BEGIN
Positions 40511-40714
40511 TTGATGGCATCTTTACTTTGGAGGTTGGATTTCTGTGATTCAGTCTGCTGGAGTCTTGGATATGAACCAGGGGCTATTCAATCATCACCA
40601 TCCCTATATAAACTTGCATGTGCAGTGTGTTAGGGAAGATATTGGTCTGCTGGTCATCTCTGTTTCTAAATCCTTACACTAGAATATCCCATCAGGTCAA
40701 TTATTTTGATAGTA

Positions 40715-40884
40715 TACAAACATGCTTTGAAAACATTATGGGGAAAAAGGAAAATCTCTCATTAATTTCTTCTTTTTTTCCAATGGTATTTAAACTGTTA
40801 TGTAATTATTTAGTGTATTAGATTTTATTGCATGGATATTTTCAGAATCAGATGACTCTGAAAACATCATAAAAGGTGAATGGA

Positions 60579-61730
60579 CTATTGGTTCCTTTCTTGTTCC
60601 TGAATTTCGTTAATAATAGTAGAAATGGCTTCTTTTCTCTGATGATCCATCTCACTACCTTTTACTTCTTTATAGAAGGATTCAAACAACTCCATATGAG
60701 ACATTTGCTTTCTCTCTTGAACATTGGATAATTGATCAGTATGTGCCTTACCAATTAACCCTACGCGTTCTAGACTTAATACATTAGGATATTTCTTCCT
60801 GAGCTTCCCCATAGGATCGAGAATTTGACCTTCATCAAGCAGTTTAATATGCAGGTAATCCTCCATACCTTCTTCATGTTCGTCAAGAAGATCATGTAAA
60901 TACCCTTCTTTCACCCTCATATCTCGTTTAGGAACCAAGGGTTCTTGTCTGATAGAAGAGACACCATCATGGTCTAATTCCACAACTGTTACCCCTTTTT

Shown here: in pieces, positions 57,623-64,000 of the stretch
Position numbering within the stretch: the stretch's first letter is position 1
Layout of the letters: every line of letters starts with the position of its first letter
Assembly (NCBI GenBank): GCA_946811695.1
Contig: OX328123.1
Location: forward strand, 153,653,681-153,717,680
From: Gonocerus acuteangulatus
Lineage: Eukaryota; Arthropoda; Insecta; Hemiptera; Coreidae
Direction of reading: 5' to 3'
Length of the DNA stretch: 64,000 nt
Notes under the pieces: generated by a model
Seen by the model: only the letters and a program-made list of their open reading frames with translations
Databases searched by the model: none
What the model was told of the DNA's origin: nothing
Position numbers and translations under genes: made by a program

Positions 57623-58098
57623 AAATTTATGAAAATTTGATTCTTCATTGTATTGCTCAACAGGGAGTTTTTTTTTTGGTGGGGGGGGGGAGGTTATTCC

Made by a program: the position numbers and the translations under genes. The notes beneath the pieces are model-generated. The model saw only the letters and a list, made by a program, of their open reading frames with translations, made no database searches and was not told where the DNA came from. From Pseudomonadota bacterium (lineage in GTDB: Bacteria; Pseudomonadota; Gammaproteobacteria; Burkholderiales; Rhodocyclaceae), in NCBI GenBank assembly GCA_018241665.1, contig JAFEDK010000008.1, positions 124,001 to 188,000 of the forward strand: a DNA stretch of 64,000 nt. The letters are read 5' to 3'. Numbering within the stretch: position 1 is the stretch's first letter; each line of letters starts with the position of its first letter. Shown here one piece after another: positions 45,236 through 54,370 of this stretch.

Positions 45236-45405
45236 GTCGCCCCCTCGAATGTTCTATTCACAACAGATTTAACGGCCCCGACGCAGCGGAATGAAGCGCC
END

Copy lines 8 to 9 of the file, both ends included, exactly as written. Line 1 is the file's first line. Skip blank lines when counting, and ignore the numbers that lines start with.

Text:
Positions 60579-61730
60579 CTATTGGTTCCTTTCTTGTTCC